Warning EU Tax Will Hurt Savers And Investors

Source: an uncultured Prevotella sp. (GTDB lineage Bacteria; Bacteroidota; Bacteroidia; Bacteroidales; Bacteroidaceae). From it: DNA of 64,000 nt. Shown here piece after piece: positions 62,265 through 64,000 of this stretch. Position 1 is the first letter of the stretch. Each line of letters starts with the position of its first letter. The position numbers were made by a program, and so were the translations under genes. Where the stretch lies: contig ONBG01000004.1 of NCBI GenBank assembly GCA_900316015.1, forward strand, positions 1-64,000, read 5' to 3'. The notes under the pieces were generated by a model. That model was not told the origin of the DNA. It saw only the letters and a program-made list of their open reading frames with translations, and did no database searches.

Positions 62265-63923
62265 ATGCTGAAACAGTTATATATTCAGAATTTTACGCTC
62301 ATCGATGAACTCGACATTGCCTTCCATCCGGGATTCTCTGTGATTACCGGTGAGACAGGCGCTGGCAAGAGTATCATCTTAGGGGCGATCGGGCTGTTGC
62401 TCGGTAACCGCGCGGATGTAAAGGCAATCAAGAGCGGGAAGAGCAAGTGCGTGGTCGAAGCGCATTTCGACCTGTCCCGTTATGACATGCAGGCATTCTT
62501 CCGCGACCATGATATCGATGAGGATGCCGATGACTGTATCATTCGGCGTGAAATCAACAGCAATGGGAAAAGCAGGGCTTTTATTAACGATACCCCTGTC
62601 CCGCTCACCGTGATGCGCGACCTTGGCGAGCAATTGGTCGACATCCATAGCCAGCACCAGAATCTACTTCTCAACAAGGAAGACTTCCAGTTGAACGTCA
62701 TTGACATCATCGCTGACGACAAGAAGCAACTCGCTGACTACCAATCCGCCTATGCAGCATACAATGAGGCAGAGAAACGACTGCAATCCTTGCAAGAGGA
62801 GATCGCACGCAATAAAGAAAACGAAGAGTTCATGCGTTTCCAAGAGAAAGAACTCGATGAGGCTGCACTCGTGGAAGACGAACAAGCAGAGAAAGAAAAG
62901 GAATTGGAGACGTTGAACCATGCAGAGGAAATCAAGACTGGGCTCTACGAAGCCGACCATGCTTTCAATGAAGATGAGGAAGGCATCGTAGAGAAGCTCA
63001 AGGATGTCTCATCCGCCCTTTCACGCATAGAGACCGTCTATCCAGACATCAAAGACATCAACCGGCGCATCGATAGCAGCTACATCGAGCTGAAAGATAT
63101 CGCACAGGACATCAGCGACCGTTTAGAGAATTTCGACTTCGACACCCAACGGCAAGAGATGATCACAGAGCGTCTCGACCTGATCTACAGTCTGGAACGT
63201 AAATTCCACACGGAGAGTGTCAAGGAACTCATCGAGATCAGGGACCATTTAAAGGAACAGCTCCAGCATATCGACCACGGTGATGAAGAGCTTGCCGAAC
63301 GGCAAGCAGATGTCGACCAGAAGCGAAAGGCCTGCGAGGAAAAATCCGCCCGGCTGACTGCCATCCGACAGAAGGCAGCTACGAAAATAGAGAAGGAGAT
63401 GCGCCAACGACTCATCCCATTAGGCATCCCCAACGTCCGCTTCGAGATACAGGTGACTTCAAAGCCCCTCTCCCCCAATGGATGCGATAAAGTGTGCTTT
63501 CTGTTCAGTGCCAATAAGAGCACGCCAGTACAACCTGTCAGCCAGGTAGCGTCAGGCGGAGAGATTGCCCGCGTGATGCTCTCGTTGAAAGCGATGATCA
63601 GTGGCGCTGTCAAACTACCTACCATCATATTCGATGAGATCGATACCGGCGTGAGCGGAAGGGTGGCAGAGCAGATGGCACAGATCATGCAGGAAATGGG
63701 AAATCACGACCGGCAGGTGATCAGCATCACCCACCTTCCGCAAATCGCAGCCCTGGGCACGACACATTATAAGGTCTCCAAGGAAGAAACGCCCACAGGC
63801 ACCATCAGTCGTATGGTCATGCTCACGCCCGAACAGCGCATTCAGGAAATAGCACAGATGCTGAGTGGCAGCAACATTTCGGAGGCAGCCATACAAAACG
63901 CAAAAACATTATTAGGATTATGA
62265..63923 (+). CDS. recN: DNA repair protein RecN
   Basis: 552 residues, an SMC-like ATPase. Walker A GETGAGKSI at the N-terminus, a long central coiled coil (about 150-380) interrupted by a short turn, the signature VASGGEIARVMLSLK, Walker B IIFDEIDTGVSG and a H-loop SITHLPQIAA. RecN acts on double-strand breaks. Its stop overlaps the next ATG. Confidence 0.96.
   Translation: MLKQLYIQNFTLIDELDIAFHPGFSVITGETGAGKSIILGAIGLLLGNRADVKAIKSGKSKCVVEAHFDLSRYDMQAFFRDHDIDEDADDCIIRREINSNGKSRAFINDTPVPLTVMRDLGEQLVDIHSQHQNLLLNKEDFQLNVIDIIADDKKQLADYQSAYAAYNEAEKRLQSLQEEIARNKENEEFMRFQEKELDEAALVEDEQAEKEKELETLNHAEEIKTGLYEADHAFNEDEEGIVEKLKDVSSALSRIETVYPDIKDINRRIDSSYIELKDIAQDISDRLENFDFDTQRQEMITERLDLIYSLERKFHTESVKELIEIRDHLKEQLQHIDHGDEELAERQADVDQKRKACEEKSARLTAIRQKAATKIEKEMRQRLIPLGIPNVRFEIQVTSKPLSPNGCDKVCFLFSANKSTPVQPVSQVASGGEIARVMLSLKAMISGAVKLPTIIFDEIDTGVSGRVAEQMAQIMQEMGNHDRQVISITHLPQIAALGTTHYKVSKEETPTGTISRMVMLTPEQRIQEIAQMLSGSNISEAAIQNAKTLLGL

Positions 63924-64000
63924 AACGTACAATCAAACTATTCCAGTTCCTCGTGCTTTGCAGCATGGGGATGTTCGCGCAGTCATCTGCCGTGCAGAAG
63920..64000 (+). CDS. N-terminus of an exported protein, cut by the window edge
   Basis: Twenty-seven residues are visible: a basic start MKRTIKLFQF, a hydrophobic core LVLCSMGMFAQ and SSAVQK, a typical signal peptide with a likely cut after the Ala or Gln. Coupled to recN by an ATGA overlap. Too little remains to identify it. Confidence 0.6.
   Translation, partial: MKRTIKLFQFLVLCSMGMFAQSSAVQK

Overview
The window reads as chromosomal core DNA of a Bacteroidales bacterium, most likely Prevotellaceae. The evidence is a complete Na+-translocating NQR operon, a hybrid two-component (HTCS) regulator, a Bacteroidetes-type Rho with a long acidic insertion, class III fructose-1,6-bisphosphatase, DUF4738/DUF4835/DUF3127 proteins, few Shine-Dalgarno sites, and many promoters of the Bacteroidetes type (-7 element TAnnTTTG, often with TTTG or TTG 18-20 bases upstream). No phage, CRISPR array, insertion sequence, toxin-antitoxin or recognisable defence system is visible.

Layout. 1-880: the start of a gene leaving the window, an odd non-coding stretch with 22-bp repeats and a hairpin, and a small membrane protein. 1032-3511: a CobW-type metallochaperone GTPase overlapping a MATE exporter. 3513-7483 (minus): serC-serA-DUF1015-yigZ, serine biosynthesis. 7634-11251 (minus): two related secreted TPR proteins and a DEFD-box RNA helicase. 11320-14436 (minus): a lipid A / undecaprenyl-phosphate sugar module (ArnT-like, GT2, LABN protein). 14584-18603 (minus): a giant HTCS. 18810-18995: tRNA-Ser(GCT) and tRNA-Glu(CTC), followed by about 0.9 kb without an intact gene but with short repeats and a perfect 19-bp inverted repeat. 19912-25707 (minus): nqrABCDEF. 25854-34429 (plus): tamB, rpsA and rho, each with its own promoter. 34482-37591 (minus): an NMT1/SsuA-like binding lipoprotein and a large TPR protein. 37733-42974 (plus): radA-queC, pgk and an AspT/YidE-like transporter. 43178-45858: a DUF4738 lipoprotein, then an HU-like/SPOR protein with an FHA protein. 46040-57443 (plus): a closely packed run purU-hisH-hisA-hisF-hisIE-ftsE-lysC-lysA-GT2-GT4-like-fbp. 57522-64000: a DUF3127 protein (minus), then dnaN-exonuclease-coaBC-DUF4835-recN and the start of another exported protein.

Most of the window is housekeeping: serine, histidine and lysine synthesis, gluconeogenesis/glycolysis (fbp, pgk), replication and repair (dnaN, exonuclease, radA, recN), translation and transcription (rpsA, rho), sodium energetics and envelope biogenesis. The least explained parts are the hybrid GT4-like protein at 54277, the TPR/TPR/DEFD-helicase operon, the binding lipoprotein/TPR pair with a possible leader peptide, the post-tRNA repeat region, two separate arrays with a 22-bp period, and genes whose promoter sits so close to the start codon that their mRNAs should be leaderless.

Monday 15 April 2013 The Financial Transaction Tax (FTT) will damage savers and investors across Europe, and will drive away the firms from whom it expects to raise billions of euros in taxation, it has been claimed. The Association of the Luxembourg Fund Industry (Alfi) was in Edinburgh highlighting its campaign against the controversial tax, which is set to be approved by only 11 EU member states but enforced in all 27. The FTT is one of three current EU financial sector initiatives being fiercely fought in the UK. The fund management industry faces a cap on bonuses to bring it into line with investment banking, while tighter solvency rules are said to pose a serious threat to pension funds. Anouk Agnes, a director of Alfi, said it strongly opposed the FTT. “We think it will be catastrophic for the investment fund industry, in Luxembourg but also in Europe generally. First of all we believe investment funds should not be in the scope of the FTT because they were not the origin of the financial crisis. “Second we believe it will not be the financial actors who pay the tax burden but the end investors, because obviously the costs will be added to the investments. “Finally we see the tax amounts that should be collected as an illusion, because we are afraid firms will find ways round the tax and even possibly relocate entirely outside Europe, which is in nobody’s interest. So it is difficult to understand who the FTT will ultimately benefit.” However Ms Agnes admitted that, politically, if 11 countries wanted to push FTT through they would. Alfi has said the tax “ultimately will have an extremely negative impact on all long-term savings of European Union nationals, including pension funds” and a “devastating effect on the long-term financing of the European economy”. Luxembourg is Europe’s biggest fund centre, with offerings that sold in 70 countries round the world. Firms using its “passported” UCITS funds include Aberdeen Asset Management, in 27 countries, and RBS in 23, and the funds support part of the back office operations in Edinburgh, of firms such as JP Morgan, Citigroup, State Street and RBS. Denise Voss of Franklin Templeton, vice-chairman of Alfi, said the FTT was supposedly intended to deter speculative activity, but would hit hardest at money-market funds, which could disappear because they were the funds trading the most frequently. “These costs will have to be picked up by somebody,” she said. “We believe the insecurity will make important actors leave and relocate.” The tax will apply to redemptions from funds, though not subscriptions, and on all buying and selling within funds. Ms Voss admitted this would have the least effect on equity funds with low turnover, and also that managers running broad funds for investors inside and outside Europe would probably not relocate. On the proposal to cap fund manager bonuses, Ms Agnes said: “The remuneration issue was related to banks and more specifically to investment banks and suddenly even UCITS are affected, which are already regulated and very transparent. The remuneration rules do not make much sense and are just an additional burden.” The current EU proposals would outlaw fund management bonuses that exceed fixed annual salaries, and extend the timeframe for some deferred payouts from three to five years. Daniel Godfrey, chief executive of the Investment Management Association, has said it will “have the opposite effect of what they are seeking to achieve”, raising costs for consumers and weakening the link between performance and rewards. Meanwhile, the National Association of Pension Funds warned new EU proposals to impose insurance company solvency rules on pension funds could increase UK scheme deficits to at least £450bn. Joanne Segars, NAPF chief executive, said: “This project has been conducted at breakneck speed due to the commission’s ludicrously tight timetable. This cannot be the basis for formulating a policy that could undermine the retirement plans of millions. “The European Commission needs to rethink its proposals… it would be better to focus on the 60 million EU citizens who have no workplace pension, instead of eroding the good pensions already in place.”

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